Skill set: Have a strong art background and expertise with digital paint programs such as Photoshop and experience with 3D paint applications. Understand CG lighting (ambient, specular, diffuse, bump, etc.). Some studios prefer familiarity with UNIX as well.
Portfolio Tips: Use good textures that are appropriate for the model. Show that you can create your own textures and have good judgment on how to use them. Your textures should add detail that otherwise would have to be modeled.
Animation is the creation of the illusion of motion. By displaying sequential images one after another in rapid succession, items drawn or recorded on the images appear to move. Character animation is animation in which objects or characters are animated to give the illusion of personality, life and character. Character animators use the computer to bring digital characters to life.
Computer character animators may have a background in traditional (hand-drawn) or stop-motion animation in addition to training in computer animation. The sensibilities and mindset of a good animator should transfer between mediums. Character animators are concerned with performance.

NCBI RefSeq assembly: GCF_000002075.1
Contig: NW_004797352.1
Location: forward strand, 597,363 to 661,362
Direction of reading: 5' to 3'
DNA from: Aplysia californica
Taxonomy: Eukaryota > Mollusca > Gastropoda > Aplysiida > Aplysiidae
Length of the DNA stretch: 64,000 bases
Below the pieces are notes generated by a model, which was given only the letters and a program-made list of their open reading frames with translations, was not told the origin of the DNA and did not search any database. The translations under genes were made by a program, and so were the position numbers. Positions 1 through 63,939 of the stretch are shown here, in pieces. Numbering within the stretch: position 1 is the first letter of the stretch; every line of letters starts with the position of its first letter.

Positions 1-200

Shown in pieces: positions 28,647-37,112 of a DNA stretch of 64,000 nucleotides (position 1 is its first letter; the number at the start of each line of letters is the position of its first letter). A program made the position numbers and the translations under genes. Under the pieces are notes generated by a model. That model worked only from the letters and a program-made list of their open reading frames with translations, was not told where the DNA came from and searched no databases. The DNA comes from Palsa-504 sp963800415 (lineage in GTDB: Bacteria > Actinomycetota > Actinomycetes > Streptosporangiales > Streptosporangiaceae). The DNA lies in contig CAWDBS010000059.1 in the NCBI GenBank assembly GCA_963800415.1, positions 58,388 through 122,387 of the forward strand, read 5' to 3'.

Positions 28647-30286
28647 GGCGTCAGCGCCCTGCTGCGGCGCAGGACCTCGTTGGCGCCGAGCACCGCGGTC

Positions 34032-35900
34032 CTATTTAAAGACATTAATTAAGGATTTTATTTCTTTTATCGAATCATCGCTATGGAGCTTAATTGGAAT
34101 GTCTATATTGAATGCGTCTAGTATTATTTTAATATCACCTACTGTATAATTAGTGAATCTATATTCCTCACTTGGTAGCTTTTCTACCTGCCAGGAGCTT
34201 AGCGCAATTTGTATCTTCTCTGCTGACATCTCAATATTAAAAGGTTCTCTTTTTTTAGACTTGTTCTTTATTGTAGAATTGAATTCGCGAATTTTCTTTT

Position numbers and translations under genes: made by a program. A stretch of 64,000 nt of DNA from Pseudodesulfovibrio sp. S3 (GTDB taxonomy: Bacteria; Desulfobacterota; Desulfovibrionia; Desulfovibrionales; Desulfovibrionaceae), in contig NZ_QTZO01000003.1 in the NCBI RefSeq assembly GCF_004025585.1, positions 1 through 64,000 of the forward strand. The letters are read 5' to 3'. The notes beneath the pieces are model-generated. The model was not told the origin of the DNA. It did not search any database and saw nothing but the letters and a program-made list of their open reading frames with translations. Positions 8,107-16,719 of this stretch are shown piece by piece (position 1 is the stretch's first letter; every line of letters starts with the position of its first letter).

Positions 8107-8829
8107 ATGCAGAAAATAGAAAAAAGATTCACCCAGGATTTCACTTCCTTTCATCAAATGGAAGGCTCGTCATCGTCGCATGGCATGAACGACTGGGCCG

Skill set: Demonstrate a strong background in traditional animation and traditional character development. Character animators need to have story telling ability and acting ability. An art background in life drawing, painting or sculpting is also helpful. Training should cover anatomy, perspective and composition, including solving problems in weight, balance, movement, space, construction and proportion. Artistic sensibility in the areas of modeling, lighting and rendering is a plus. A knowledge of inverse kinematics systems, constraints and expressions is a plus, as is character animation experience with demonstrated abilities in facial animation and lip synching.
Demo Reel Tips: A video reel of animated scenes, which demonstrate digital acting and performance, is required. The reel should convey nuances of emotion and personality, show weight, balance and timing. It should include basic motions like lifting, sawing, pulling, pushing and interacting with scene elements as opposed to simply running, jumping, or walking. Work should demonstrate ability to define character personality, create fluid motion, organic movement and storytelling.